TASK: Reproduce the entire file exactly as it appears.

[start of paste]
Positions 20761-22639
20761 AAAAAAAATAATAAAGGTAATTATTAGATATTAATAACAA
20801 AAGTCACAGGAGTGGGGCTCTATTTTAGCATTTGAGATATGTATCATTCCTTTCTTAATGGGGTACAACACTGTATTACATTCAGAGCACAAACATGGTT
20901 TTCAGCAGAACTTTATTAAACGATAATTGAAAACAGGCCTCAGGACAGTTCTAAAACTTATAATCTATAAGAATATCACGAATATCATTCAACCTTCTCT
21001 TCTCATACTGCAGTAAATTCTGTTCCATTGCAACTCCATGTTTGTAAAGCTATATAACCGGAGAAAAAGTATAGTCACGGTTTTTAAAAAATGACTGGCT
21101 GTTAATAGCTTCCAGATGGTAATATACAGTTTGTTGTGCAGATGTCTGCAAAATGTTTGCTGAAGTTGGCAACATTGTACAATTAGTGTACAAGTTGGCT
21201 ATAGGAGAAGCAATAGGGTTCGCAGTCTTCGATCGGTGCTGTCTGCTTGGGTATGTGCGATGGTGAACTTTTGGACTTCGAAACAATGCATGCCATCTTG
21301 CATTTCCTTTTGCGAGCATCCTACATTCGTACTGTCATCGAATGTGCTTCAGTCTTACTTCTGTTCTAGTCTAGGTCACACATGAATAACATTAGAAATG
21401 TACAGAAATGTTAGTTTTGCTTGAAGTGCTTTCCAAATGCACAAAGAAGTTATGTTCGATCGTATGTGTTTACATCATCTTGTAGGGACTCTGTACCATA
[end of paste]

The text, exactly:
Positions 20761-22639
20761 AAAAAAAATAATAAAGGTAATTATTAGATATTAATAACAA
20801 AAGTCACAGGAGTGGGGCTCTATTTTAGCATTTGAGATATGTATCATTCCTTTCTTAATGGGGTACAACACTGTATTACATTCAGAGCACAAACATGGTT
20901 TTCAGCAGAACTTTATTAAACGATAATTGAAAACAGGCCTCAGGACAGTTCTAAAACTTATAATCTATAAGAATATCACGAATATCATTCAACCTTCTCT
21001 TCTCATACTGCAGTAAATTCTGTTCCATTGCAACTCCATGTTTGTAAAGCTATATAACCGGAGAAAAAGTATAGTCACGGTTTTTAAAAAATGACTGGCT
21101 GTTAATAGCTTCCAGATGGTAATATACAGTTTGTTGTGCAGATGTCTGCAAAATGTTTGCTGAAGTTGGCAACATTGTACAATTAGTGTACAAGTTGGCT
21201 ATAGGAGAAGCAATAGGGTTCGCAGTCTTCGATCGGTGCTGTCTGCTTGGGTATGTGCGATGGTGAACTTTTGGACTTCGAAACAATGCATGCCATCTTG
21301 CATTTCCTTTTGCGAGCATCCTACATTCGTACTGTCATCGAATGTGCTTCAGTCTTACTTCTGTTCTAGTCTAGGTCACACATGAATAACATTAGAAATG
21401 TACAGAAATGTTAGTTTTGCTTGAAGTGCTTTCCAAATGCACAAAGAAGTTATGTTCGATCGTATGTGTTTACATCATCTTGTAGGGACTCTGTACCATA